Appeal from a judgment of the Court of Claims (Renee Forgensi Minarik, J.), entered March 25, 2011.
Davis v State of New York
Appellate Division, Fourth Department
Published by New York State Law Reporting Bureau pursuant to Judiciary Law § 431.
This opinion is uncorrected and subject to revision before publication in the Official Reports.
Decided on January 31, 2012
PRESENT: SMITH, J.P., SCONIERS, GORSKI, AND MARTOCHE, JJ.
The judgment awarded claimant the sum of $149,985 against defendant.
It is hereby ORDERED that the judgment so appealed from is unanimously reversed on the law without costs, the motion is denied, and the claim is dismissed.
Memorandum: Claimant commenced this action seeking damages for defendant's alleged breach of a statutory duty owed to claimant under Correction Law former § 601-a. In 2001, claimant pleaded guilty to a nonviolent, class E felony. Because claimant was a second felony offender, the maximum period of incarceration to which he could be sentenced was an indeterminate term of two to four years. Claimant was sentenced, however, to a determinate term of incarceration of four years, to be followed by five years of postrelease supervision (PRS).
An employee with the Department of Correctional Services (DOCS) noticed the error and informed the sentencing court thereof. No further action was taken by DOCS or the sentencing court, and claimant was released to PRS on December 10, 2004. While claimant was on PRS he had multiple PRS violations and was reincarcerated. Eventually, claimant learned that his original sentence was unlawful, and he moved pursuant to CPL 440.20 to set aside his original sentence. On January 29, 2008, claimant's original sentence was set aside as unlawful, and he was resentenced to an indeterminate term of incarceration of two to four years, with a maximum expiration date of July 9, 2005.
Claimant moved for partial summary judgment on the issue of liability, alleging that DOCS had a duty under Correction Law former § 601-a to inform the District Attorney of claimant's unlawful sentence, rather than the sentencing court. The Court of Claims granted the motion on the ground that, based on former section 601-a, defendant had breached a duty owed to claimant, and that the breach resulted in claimant's unlawful confinement. After a brief trial on the issue of damages, the court by the judgment on appeal awarded claimant monetary damages for his unlawful confinement. Defendant contends that the court erred in doing so, and we agree.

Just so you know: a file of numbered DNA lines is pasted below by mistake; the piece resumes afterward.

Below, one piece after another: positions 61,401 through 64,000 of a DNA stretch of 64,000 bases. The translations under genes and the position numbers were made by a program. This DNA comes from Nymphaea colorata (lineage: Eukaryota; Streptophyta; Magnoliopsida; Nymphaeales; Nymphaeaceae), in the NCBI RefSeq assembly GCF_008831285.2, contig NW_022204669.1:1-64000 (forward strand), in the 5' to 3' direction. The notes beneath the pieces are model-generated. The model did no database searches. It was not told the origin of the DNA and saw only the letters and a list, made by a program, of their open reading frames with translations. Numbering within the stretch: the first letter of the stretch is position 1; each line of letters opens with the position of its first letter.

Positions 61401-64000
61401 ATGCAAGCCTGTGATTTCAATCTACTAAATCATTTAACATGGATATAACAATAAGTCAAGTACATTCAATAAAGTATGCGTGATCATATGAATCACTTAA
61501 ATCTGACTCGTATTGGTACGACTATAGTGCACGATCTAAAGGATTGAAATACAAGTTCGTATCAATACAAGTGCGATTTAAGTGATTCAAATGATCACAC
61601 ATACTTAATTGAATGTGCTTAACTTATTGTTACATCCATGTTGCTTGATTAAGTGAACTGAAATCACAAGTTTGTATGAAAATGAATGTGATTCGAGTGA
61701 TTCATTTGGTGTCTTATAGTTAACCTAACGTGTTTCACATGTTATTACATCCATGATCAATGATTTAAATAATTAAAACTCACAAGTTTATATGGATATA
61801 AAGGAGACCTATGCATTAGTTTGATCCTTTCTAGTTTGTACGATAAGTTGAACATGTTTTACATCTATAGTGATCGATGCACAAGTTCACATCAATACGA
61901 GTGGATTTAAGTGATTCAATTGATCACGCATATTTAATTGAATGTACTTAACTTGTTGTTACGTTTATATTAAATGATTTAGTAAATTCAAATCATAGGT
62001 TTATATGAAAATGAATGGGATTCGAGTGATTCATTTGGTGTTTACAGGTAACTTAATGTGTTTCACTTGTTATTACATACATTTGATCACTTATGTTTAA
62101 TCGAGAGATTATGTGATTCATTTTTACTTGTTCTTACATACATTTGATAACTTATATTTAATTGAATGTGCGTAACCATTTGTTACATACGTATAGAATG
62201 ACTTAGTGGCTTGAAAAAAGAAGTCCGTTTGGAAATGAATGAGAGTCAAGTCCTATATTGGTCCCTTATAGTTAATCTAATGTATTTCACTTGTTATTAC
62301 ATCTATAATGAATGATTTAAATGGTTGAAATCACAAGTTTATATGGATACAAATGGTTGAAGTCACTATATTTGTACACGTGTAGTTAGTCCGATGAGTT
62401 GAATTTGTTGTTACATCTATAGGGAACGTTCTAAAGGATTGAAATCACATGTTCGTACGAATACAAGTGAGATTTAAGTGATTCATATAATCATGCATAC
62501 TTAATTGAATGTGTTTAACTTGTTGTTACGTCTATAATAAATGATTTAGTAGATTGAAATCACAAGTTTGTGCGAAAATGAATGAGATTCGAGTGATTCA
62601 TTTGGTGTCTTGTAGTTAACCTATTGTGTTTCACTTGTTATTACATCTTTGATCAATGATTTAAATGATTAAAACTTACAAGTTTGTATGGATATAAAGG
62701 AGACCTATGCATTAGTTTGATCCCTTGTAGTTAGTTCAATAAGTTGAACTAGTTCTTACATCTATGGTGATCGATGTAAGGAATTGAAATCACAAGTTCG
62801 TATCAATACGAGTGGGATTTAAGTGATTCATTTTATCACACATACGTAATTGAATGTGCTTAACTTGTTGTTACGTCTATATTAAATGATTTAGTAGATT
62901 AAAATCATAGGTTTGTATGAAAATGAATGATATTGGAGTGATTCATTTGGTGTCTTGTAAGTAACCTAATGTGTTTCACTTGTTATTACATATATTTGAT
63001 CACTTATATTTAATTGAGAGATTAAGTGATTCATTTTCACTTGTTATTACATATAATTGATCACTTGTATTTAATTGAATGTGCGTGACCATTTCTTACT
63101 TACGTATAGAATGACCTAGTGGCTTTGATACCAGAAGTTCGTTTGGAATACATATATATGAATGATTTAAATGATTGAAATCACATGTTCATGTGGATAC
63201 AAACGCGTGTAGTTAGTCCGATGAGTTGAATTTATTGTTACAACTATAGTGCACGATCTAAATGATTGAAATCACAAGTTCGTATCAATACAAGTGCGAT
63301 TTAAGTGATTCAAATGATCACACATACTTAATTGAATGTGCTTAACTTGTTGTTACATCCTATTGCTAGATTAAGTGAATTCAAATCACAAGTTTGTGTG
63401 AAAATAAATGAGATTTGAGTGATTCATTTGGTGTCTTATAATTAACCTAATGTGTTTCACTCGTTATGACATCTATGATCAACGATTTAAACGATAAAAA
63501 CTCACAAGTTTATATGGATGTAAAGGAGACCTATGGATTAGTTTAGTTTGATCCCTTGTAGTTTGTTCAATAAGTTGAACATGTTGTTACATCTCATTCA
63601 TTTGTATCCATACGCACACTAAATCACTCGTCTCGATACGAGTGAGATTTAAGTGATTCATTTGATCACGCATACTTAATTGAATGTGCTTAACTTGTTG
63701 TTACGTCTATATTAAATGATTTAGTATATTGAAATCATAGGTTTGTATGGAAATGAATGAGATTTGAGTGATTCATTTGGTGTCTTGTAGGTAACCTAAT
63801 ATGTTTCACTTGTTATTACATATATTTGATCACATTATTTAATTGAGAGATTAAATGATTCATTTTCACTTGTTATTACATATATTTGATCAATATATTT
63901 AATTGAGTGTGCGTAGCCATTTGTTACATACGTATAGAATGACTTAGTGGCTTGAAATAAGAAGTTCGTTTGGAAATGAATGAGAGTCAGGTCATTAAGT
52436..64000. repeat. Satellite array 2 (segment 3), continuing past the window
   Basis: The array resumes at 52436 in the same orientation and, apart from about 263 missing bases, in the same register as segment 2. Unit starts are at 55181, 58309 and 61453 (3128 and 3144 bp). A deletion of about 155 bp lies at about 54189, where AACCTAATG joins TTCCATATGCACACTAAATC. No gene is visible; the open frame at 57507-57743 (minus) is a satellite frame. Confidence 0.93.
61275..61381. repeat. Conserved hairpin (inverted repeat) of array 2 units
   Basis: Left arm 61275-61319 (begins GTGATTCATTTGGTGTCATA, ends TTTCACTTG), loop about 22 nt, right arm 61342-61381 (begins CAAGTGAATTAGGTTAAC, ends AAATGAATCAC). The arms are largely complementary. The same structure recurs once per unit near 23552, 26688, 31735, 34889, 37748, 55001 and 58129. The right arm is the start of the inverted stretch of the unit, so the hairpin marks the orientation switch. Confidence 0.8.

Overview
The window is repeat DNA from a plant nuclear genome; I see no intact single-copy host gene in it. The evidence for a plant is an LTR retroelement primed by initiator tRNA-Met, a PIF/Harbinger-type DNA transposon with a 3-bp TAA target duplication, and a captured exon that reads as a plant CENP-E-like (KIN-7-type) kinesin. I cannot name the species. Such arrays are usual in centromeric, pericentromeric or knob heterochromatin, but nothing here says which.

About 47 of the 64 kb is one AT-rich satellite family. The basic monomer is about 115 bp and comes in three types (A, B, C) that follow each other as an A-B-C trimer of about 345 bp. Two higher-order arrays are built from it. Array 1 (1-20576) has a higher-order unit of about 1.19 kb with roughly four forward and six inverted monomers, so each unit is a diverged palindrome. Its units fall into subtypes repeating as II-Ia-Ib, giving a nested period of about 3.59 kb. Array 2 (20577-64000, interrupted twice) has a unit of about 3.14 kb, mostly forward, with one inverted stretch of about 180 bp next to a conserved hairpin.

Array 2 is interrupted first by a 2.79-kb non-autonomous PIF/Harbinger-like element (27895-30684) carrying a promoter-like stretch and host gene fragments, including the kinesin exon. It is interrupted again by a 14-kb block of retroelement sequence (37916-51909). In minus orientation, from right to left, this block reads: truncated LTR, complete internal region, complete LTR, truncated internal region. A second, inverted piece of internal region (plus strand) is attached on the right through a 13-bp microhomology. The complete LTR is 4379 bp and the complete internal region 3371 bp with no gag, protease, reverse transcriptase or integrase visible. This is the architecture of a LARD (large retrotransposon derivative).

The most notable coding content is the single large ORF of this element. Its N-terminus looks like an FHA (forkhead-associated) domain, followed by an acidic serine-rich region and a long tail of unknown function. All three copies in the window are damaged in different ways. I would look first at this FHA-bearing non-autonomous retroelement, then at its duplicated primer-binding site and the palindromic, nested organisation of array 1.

We reject defendant's narrow interpretation of its obligations under Correction Law former § 601-a. " [W]here the language of a statute is clear and unambiguous, courts must give effect to its plain meaning' " (Pultz v Economakis, 10 NY3d 542, 547; see Kash v Jewish Home & Infirmary of Rochester, N.Y., Inc., 61 AD3d 146, 149), and there is no need to resort to rules of construction (see generally Matter of Raritan Dev. Corp. v Silva, 91 NY2d 98, 107). Here, the plain meaning of former section 601-a is that the warden had a duty to contact the District Attorney when a person was sentenced as a multiple felony offender and the warden believed that the person was erroneously sentenced. Claimant thus was correct in contending in support of his motion for partial summary judgment on liability that this case falls within the plain meaning of the former statute, and that the District Attorney should have been contacted.
Nevertheless, we agree with defendant that it is not liable to claimant because there is no private right of action under Correction Law former § 601-a. Although defendant did not advance that contention before the trial court, we conclude that it is "[a] question of law appearing on the face of the record . . . [that] could not have been avoided by the opposing party if brought to its attention in a timely manner," and thus it may be raised for the first time on appeal (Oram v Capone, 206 AD2d 839, 840). Pursuant to the plain language of the statute, there is no explicit private right of action under former section 601-a, andsuch a private right of action therefore must be inferred from the former statute in order for claimant to recover for breach of a duty owed to him under that statute (see Sheehy v Big Flats Community Day, 73 NY2d 629, 633-634). Such a private right of action may not be inferred here, however, because to do so "would be inconsistent with the legislative scheme" (McLean v City of New York, 12 NY3d 194, 200; see generally Uhr v East Greenbush Cent. School Dist., 94 NY2d 32, 38-42). It is beyond cavil that the Legislature knew how to include a private right of action in the former statute if it intended to do so and, "[c]onsidering that the statute gives no hint of any private enforcement remedy for money damages," we will not infer that the Legislature in fact intended to do so (Mark G. v Sabol, 93 NY2d 710, 721). We therefore conclude that the court erred in finding defendant liable to claimant under the former statute and in granting judgment in favor of claimant.
To the extent that claimant contends as an alternative ground for affirmance that defendant's actions were not privileged, that contention is without merit (see Collins v State of New York, 69 AD3d 46, 51-52). Finally, claimant contends as an alternative ground for affirmance that there was a valid, non-statutory cause of action against defendant because DOCS created a special relationship with claimant when it notified the sentencing court of the error. That contention is not properly before us because it was not raised before the trial court (see Ciesinski v Town of Aurora, 202 AD2d 984, 985), and in any event it is without merit. There is no evidence in the record that claimant knew of the letter to the sentencing ...